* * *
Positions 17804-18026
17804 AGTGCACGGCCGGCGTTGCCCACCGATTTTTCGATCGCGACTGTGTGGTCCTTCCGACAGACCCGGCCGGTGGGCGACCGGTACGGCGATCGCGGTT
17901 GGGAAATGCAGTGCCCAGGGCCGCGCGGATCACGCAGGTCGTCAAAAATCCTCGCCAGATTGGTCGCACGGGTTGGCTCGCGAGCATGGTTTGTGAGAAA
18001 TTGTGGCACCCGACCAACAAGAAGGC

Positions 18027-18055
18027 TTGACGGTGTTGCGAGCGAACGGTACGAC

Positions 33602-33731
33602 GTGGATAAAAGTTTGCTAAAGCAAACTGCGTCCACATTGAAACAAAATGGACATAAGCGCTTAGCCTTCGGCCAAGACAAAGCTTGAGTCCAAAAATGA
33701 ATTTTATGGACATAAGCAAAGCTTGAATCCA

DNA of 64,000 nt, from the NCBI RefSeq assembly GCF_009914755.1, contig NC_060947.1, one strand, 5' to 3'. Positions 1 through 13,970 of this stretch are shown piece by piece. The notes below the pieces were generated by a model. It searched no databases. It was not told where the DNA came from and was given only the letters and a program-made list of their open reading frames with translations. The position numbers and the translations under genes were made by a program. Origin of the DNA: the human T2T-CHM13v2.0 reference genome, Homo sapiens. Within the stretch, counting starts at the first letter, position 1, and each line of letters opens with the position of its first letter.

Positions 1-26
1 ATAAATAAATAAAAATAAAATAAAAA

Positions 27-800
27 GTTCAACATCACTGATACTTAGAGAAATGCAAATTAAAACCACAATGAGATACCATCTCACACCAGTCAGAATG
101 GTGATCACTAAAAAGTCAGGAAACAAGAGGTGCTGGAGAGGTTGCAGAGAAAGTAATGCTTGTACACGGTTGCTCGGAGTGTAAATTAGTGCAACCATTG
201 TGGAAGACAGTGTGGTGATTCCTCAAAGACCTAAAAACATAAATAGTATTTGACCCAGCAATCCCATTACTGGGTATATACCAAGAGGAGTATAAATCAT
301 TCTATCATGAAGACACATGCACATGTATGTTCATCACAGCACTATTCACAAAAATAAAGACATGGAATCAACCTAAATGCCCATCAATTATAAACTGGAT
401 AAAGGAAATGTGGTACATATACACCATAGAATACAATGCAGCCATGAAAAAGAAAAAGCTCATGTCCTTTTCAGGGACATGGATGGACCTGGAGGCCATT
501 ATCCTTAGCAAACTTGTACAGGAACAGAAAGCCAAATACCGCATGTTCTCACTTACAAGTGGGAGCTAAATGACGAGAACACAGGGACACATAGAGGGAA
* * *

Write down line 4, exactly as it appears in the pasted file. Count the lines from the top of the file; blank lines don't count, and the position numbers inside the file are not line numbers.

18001 TTGTGGCACCCGACCAACAAGAAGGC